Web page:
Public support increasing for men who fled to Greece after attempted coup in Turkey in case seen as test for European values. The hotly awaited judgment, six months after the doomed putsch against Turkey’s president, Recep Tayyip Erdoğan, has put considerable pressure on already strained relations between Athens and Ankara.

Powered by article titled “Greek court to decide on fate of eight Turkish soldiers” was written by Helena Smith in Athens, for on Monday 23rd January 2017 14.20 UTC

Greece’s supreme court will decide this week on the fate of eight Turkish military officers who fled their country a day after last year’s attempted coup in a case that has triggered outrage among intellectuals and is viewed as a test for European democratic values.

The hotly awaited judgment, six months after the doomed putsch against Turkey’s president, Recep Tayyip Erdoğan, has put considerable pressure on already strained relations between Athens and Ankara. “Turkey feels very strongly about this,” a senior official said. “Everyone is watching very closely.”

With the refugee crisis far from over and talks to reunify Cyprus at a critical stage, the ruling could send ripples across the turbulent Aegean Sea that divides the two longstanding Nato rivals. Erdoğan has made clear that he wants the eight men extradited in order to face charges of trying to overthrow the government.

He has publicly said that the Greek prime minister, Alexis Tsipras, has assured him the officers will be sent back. Turkey’s foreign minister, Mevlüt Çavuşoğlu, claims he extracted a similar promise from Nikos Kotzias, his Greek counterpart, during a telephone conversation on 16 July, the day the officers flew their Black Hawk helicopter across the border.

Turkish military helicopter.
The Turkish military helicopter at Alexandroupolis airport in July 2016 after the men flew it to Greece. Photograph: Xinhua/Rex/Shutterstock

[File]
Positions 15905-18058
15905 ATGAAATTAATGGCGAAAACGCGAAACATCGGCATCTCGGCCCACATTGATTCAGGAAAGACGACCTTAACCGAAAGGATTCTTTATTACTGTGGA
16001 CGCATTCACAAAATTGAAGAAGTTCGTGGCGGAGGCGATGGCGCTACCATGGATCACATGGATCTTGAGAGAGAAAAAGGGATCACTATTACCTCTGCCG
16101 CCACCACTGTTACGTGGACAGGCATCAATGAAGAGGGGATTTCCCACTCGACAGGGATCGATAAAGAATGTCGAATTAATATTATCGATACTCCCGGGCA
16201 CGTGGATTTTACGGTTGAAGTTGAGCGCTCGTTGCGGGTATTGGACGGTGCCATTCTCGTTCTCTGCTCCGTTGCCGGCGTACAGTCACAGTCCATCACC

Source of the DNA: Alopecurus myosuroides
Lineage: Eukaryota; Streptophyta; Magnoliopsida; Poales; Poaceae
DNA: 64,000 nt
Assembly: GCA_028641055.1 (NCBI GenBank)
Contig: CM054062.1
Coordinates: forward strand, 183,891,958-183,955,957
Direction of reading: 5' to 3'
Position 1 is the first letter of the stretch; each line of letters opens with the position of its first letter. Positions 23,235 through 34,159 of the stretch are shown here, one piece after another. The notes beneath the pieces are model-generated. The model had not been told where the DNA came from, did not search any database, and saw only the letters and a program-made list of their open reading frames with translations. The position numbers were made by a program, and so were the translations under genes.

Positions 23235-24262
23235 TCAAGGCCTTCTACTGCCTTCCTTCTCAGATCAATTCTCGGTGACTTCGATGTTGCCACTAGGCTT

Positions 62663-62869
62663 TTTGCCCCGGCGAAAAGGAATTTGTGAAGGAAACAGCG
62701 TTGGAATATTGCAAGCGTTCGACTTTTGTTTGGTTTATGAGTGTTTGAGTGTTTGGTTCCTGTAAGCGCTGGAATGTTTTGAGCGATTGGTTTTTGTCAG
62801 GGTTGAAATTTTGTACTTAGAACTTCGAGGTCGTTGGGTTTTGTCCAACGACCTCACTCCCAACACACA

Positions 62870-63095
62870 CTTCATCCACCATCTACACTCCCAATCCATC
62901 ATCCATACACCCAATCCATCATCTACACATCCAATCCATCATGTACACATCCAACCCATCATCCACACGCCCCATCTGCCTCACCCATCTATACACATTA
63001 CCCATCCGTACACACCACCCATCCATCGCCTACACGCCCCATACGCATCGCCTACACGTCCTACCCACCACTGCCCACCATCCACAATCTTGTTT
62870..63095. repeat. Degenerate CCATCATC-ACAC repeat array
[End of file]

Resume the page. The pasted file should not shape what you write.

The issue not only poses an unwanted dilemma for Tsipras’s embattled administration but also has ethical and existential dimensions that cut to the core of Greece’s identity as an EU member state. Even if the eight men were involved in the coup – and they strenuously deny they were – many argue that to return them to a country that has cracked down so fiercely on perceived dissent would be tantamount to surrendering the principles underpinning western values and democratic rule. Erdoğan has openly said he is considering reinstating the death penalty.

“Greece’s honour is at stake,” said Stefanos Manos, a former finance minister who founded the liberal Drassi party. “Our laws, and European laws, say very clearly that you cannot extradite people to a country where they will not be able to face fair trial. It will be dishonourable if for practical purposes, or political expediency, that is not respected.”

More than 60% of Greeks signalled in a recent poll that they were staunchly opposed to surrendering to Turkey’s extradition request.

Three supreme court prosecutors separately upheld that view this month, saying that under no circumstances should the officers be returned to a nation where they risked being tortured and their lives would be endangered. “They may be the biggest enemies of Greece, they may have violated airspace, but they came here as suppliants,” Charalambos Vourliotis, one of the prosecutors, told the court, insisting that it was Greece’s civic duty to uphold the law and European values.

The Greek government’s apparent willingness to intervene has heightened concerns. The officers’ application for political asylum has already been rejected. The supreme court, or Areios Pagos, is headed by a government appointee. The Greek minister of justice could have the last say.

Although Athens would face stern criticism if the men were extradited, Tsipras is also acutely aware that an irate Turkey could open the way for thousands of refugees to enter Greece – effectively turning a blind eye to the agreement it has signed with Europe to curb the flows – if the decision doesn’t go its way.

“This is going to create problems one way or the other,” said Aristides Hatzis, a professor of philosophy of law at the University of Athens. “Ultimately this is an ethical issue, a clash between morality and moral principles and raw political power,” he added drawing a parallel with Britain and France when they chose to appease Hitler in 1938. “Do we abandon those principles or appease a country that is clearly becoming increasingly authoritarian?” © Guardian News & Media Limited 2010

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